The Portland City Council has moved aggressively to boost construction of more "granny flats" or accessory dwelling units, by permanently eliminating costly development fees for those who build them.
Since 2010, the city has deployed a series of short-term exemptions of systems development charges for new accessory dwelling units orADUs, and that policy helped boost annual construction from roughly 50 a year to 500 a year, said City Commissioner Chloe Eudaly.
Last Wednesday, facing the July 1 expiration of the latest fee waiver for ADU development fees, the City Council voted 4 to 1 to make the fee waiver permanent, while adding a new requirement that the owners don't rent out the units for Airbnb or other short-term rentals.
The development fees can add $15,000 or more to the construction cost of the new homes.
"That clearly was a great contributor to why we're seeing so many built," said Eli Spevak, a developer who has built some ADUs and also serves on the Portland Planning and Sustainability Commission.
Eudaly has argued that ADUs can form an important solution to the city's housing crisis, by providing more affordable units in close-in areas where people work. Though some complain the units aren't all that affordable, they must, by city code, be no more than 800 square feet, and, since they are on the lots of existing homes or inside homes or garages, homeowners don't have to buy land or spend as much to extend utility lines.
"It is fundamentally more affordable, just because it's smaller," Spevak said. "They provide the only way to do small units in single-family zones," he said.
Though there's relatively little opposition to new ADUs by neighbors in Portland, a backlash has been brewing because many Portlanders have turned the accessory units into short-term rentals. Critics argued those owners didn't warrant breaks on their development fees for what amounts to quasi-commercial development.
The resolution adopted by the council, at Eudaly's suggestion, requires ADU builders to attest that they won't rent the units as short-term rentals for 10 years. If homeowners do rent them out via Airbnb or similar platforms during the ensuing decade, the SDC fees must be paid, along with a 50 percent penalty.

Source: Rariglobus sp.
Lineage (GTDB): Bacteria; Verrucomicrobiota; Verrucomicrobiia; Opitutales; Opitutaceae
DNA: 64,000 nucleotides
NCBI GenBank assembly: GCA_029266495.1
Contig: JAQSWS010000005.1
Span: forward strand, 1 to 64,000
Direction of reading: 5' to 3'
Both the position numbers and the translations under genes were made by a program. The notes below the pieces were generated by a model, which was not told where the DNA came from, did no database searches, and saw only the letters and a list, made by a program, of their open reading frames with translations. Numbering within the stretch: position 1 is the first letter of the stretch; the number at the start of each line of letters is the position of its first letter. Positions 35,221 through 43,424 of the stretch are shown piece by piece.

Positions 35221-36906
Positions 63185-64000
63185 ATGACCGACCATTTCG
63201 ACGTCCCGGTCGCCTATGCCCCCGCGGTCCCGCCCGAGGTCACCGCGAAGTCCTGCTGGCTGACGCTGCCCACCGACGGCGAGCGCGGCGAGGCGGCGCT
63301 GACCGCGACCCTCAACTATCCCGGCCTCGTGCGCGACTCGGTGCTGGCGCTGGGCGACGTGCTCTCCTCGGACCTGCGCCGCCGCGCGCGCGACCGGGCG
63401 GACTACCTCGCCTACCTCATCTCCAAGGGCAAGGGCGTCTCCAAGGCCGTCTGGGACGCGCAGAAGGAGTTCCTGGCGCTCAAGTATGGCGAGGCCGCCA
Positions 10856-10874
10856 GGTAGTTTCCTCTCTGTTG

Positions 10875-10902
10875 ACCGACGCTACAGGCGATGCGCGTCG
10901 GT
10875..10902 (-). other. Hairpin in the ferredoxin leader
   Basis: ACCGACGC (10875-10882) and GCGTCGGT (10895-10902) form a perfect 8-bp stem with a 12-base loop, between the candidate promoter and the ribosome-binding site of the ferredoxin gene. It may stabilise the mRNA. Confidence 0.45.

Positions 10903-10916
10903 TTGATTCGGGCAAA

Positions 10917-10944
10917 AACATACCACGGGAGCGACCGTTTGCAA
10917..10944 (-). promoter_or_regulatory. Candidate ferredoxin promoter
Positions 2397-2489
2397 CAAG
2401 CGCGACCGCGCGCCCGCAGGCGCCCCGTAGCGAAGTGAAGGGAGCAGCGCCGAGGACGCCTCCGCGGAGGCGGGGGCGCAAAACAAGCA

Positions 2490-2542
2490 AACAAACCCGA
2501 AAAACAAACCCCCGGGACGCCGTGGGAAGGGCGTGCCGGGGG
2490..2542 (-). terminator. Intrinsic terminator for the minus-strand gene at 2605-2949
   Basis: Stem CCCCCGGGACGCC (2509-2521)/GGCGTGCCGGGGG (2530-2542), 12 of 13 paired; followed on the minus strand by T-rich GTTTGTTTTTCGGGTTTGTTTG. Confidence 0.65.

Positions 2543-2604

System development charges are levied by the Water, Parks, Transportation, and Environmental Services bureaus to pay for the cost of serving new growth.
ADU advocates argue that because they are built on existing residential lots, they don't require the same new road, utility and other infrastructure. City Commissioner Amanda Fritz, the lone vote against extending the waiver indefinitely, cited the need for more systems development charges for parks. Fritz oversees Portland Parks and Recreation.
The new city resolution calls on those bureaus to bring forth amendments to their SDC fee schedules so they are consistent with the resolution. It also includes a provision calling for a study of what rents ADUs are fetching.
Kol Peterson, an ADU consultant, said the new policy makes sense to him, though he noted that some homeowners are able to finance new ADUs by leasing them out seasonally for short-term rentals, and then wind up making them available as living quarters to family at other times, such as when adult children return home. "It will hurt the ability of those owners to financially justify building an ADU," Peterson said, "but overall, the new policy is fine."
Earlier this year, Peterson released a book called "Backdoor Revolution: The Definitive Guide to ADU Development." He predicts the fee waiver will cause a dip in ADU permits for a year but will ultimately bring more stability because owners can count on the fee waiver in the future. "Then ADUs are well-poised to become an even more important part of Portland's housing strategy in the years and decades to come."